Alwyn’ St. Omer’s Pet Project Finished.
A giant mural measuring 6,000 square feet, the work of artist Alwyn St Omer has added some aesthetic value to one of the many entrances to Faux a Chaud.
The concept for the new mural is centred on national unity and peace, having former St Lucian leaders Sir John Compton and Sir George Charles and the national flag as central figures surrounded by other sons and daughters who were outstanding in their various fields.
The portrayal is in fact based on the motto, “The Land the People the Light”.
St Omer, the eldest son of the legendary late Sir Dunstan St Omer is yet to put a figure on the cost of this project but says that merely preparing the site cost as much as $75,000. The project itself is largely being financed by the private sector.
“When I designed this wall, I wanted a visitor to Saint Lucia to have an idea of who we are as a people,” St. Omer told The VOICE . “Many times our island is portrayed as just sun, sea and sand, but we are a people of culture. We have our own way of life and national pride.”
The artist said he is hoping that the wall serves as a symbol of national unity and national pride. He also hopes that Saint Lucians especially see the wall as more of an apolitical symbol – “it’s not a Flambeau thing or a Labour thing.”
The close to 100-foot wall brings a sense of vibrancy to a community that makes the news mostly for the wrong reasons. While many walls are built to divide, the artistic work-in-progress spearheaded by St. Omer seeks to bring people together in unity and peace.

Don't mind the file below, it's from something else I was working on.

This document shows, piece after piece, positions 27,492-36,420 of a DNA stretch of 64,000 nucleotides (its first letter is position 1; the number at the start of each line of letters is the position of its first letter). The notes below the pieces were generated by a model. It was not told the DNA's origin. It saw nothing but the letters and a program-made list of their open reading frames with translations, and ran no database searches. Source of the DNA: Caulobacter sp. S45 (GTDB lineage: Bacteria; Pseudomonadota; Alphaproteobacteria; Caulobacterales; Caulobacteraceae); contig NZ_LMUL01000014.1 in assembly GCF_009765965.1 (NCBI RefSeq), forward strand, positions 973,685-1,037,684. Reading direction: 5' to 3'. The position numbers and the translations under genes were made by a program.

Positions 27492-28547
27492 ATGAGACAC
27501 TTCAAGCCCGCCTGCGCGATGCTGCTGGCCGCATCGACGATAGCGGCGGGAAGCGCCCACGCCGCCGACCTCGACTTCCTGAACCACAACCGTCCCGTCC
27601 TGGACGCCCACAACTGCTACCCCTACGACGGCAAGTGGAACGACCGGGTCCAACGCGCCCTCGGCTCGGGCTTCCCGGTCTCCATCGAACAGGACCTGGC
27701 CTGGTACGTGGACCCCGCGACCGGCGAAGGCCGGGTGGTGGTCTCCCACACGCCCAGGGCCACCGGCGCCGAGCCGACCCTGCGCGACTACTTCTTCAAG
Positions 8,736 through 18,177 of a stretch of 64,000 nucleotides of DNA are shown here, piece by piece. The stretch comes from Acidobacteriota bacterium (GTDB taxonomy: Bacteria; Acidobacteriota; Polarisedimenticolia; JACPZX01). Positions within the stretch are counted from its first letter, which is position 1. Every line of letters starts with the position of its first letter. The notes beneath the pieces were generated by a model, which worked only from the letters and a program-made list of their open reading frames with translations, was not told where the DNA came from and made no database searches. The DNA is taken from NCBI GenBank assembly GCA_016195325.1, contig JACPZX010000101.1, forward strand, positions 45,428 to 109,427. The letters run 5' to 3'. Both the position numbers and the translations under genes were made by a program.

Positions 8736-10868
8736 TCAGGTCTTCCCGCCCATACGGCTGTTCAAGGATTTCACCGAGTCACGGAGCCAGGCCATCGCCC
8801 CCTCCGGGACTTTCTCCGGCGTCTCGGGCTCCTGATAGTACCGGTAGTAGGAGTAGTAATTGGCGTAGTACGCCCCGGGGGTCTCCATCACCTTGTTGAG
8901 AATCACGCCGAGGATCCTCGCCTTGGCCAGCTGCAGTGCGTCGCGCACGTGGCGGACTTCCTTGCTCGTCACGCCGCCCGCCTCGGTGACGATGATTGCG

The new mural was achieved through the invaluable assistance of corporate clients who helped in cash or kind and the Ministry of the Creative Industries. Collectively, their contributions helped towards achieving this landmark artistic venture of art in public spaces and by extension assisting in creating employment, working toward the unity of our people and by extension, the beautification of the city of Castries.
St Omer said the idea to finance the new mural works through sponsorship, came from his wife Marcella after the City Council, the sponsors of the original works, were unable to finance the project this time around. “At first it seemed impossible considering our present economic climate, but after countless project proposals, phone calls and meetings the project was realized”, he said.
On commencement of what was initially thought to be restoration works; attempts to save the original mural artwork proved futile as the entire wall surface had cracked, and in the end, the entire wall surface and old artwork had to be torn down. Thus, all initial estimates of costs went out the window. Nevertheless through miraculous corporate intervention, a new surface was re-plastered and primed.
Added St Omer: “Having now achieved a beautiful new surface, a modified version of the old mural was composed for the new mural. So, I started by drawing in all the figures and illustrations and preparations were made to bring in select talented young artists, to help towards creating a masterpiece of the ages”.
The main artists were St Omer and Sabrina Romulus, and supporting artists were Tyrone Steel, and Julio St Omer. Painting the mural also involved the assistance of a crew of scaffolding assistants, Martin Louis and Owen Andrew, among the many.
“Working on the wall at sometimes great heights and in traffic, would not have been possible if not for their help, constantly, positioning and re-positioning of the scaffolding to allow painting”, St Omer explained.
According to St Omer, some final touches still have to be made to the mural as two signs still have to be installed on either side, one with the description of the painting and acknowledging the artists and assistants and the other acknowledging the sponsors. The wall also has to be sealed to ensure longevity.